The Myth of Active Wealth Management: Why Beating the Index After Tax and Costs is Highly Unlikely

The Myth of Active Wealth Management: Why Beating the Index After Tax and Costs is Highly Unlikely

March 12, 2024

The allure of active wealth management has long been associated with the promise of outperforming market indexes. However, a closer examination reveals that this promise often falls short in the face of taxes and costs. In this article, we'll delve into the evidence to demonstrate why active wealth managers are highly unlikely to consistently beat the index over the long term. 

  1. Evidence from Academic Research:

Numerous academic studies have scrutinized the performance of active wealth managers against market indexes. One of the most cited pieces of research is the SPIVA (S&P Indices Versus Active) Scorecard, which tracks the performance of actively managed funds against their respective benchmark indexes. The SPIVA Scorecard consistently finds that the majority of actively managed funds underperform their benchmarks over various time horizons.

For instance, the SPIVA US Scorecard for year-end 2020 revealed that over a 15-year period, 87.56% of large-cap funds, 91.27% of mid-cap funds, and 94.55% of small-cap funds failed to outperform the S&P 500, the S&P MidCap 400, and the S&P SmallCap 600, respectively.


  1. Impact of Costs:

Active management typically incurs higher fees and trading costs compared to passive index investing. These costs erode the returns generated by active managers, making it even more challenging for them to outperform the index. Research by Vanguard, a prominent advocate for passive investing, suggests that expense ratios and trading costs significantly impact the performance of actively managed funds.

Vanguard's research indicates that lower-cost index funds tend to outperform their higher-cost actively managed counterparts over the long term. This is attributed to the compounding effect of costs, which eats into the returns generated by active managers.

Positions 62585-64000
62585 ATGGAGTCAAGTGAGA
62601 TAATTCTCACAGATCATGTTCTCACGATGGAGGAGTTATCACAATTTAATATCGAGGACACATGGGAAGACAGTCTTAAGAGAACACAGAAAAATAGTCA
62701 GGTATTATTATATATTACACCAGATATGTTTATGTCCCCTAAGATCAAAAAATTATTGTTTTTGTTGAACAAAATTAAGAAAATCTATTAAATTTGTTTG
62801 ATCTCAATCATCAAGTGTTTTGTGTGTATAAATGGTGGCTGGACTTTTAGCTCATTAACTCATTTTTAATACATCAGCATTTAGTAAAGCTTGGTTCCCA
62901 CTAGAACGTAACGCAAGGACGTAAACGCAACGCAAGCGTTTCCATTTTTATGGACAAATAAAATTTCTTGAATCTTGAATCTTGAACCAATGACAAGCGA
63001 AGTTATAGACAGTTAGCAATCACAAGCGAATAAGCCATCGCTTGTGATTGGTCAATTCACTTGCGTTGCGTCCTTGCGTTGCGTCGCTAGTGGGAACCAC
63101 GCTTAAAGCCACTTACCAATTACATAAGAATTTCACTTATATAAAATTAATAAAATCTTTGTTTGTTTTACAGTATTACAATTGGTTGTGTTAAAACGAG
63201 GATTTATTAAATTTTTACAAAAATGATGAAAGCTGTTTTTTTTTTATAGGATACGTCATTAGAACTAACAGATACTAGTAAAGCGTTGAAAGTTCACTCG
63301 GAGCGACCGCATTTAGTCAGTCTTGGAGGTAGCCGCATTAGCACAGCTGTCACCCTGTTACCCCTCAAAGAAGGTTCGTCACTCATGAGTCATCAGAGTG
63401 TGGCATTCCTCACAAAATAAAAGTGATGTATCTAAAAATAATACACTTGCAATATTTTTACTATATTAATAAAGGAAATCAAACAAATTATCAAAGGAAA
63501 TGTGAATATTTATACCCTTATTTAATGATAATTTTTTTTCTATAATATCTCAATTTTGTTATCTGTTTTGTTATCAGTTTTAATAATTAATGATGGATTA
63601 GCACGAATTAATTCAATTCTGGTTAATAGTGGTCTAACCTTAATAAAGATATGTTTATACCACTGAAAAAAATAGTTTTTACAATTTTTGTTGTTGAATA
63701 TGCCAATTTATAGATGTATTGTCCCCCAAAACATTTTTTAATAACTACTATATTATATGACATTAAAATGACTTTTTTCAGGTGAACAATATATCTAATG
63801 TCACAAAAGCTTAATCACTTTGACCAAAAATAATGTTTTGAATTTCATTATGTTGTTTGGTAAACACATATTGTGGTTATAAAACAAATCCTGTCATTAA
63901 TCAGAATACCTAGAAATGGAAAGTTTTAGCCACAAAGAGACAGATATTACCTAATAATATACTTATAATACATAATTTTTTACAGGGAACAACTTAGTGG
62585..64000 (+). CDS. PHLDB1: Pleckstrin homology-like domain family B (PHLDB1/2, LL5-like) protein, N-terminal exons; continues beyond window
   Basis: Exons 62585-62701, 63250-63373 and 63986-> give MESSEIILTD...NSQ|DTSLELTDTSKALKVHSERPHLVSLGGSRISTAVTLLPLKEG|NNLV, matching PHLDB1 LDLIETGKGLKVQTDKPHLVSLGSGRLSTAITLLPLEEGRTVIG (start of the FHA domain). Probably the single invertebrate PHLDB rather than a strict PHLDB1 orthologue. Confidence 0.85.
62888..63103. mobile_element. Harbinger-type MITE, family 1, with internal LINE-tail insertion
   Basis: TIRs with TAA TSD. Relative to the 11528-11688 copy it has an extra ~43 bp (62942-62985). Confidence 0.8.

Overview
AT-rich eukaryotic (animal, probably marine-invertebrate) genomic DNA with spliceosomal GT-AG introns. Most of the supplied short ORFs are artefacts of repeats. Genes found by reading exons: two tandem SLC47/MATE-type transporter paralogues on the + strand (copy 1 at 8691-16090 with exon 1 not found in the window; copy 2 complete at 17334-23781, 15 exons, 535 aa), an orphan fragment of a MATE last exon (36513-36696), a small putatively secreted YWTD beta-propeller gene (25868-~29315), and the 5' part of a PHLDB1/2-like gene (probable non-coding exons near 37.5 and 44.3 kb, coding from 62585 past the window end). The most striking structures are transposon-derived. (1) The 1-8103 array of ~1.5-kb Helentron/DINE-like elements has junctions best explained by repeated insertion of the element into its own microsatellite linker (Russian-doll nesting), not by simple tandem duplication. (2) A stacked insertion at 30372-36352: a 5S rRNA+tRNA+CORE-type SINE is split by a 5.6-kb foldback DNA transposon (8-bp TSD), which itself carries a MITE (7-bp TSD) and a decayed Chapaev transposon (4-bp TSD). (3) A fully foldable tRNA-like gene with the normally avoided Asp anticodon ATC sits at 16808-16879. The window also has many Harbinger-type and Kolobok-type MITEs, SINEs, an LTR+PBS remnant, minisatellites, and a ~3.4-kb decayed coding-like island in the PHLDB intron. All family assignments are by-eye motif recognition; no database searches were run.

1. Tax Inefficiency:

Active trading within portfolios often leads to higher tax liabilities for investors. Unlike passive index funds, which typically have lower turnover and thus generate fewer taxable events, actively managed funds frequently buy and sell securities, triggering capital gains taxes. These tax implications further diminish the after-tax returns of active management strategies.

A study by Morningstar examined the tax efficiency of actively managed funds compared to index funds. The research found that index funds were generally more tax-efficient, resulting in higher after-tax returns for investors.


Final Commentary:

The evidence overwhelmingly suggests that active wealth managers face significant hurdles in consistently outperforming the index after accounting for taxes and costs. Despite the perception of skill and expertise associated with active management, the data indicates that the majority of active managers fail to beat their benchmarks over the long term.

Regarding the S&P 500 specifically, it's worth noting that this index is often considered the gold standard for measuring the performance of the U.S. stock market. Given its broad diversification and low costs through index funds or exchange-traded funds (ETFs), many investors opt for passive strategies tied to the S&P 500. The evidence presented underscores the rationale for passive investing, particularly through low-cost index funds, as a more reliable and cost-effective approach to long-term wealth accumulation.


Caleo Capital USA (Caleo Capital NA LLC) are an integrated wealth advisory and asset management firm that serves high-net-worth South African families who have relocated or are planning relocation to the United States. Emigration and relocation is complex both administratively and emotionally, with so many aspects to consider. Financial planning for the average high-net-worth individual is no simple task, but tax, retirement, trusts and estate planning is even more complicated when your financial life spans international borders. Caleo Capital has established relationships with reputable partners who assist with a range of challenges facing newly immigrated clients.

Caleo Capital USA (“Caleo”) is a State Registered Investment Advisor.  Caleo and its affiliated persons only conduct business in those states in which it is lawfully registered or exempted from registration. This material is for discussion purposes only, and Caleo is not soliciting any action based upon it. This material does not constitute, and is not to be considered, an offer to sell or a solicitation of an offer to buy any product, security, advisory, risk management, or other service mentioned herein. It has no regard to the specific investment objectives, financial situations or particular needs of any specific recipient.  This material is not to be construed as investment advice nor is it intended, to constitute legal  or tax advice. Be sure to consult with  legal and or tax professional before implementing any strategy. For information regarding Caleo’s business operations, services, fees and registration status, please contact the firm or visit and search for Caleo  or for CRD #308542.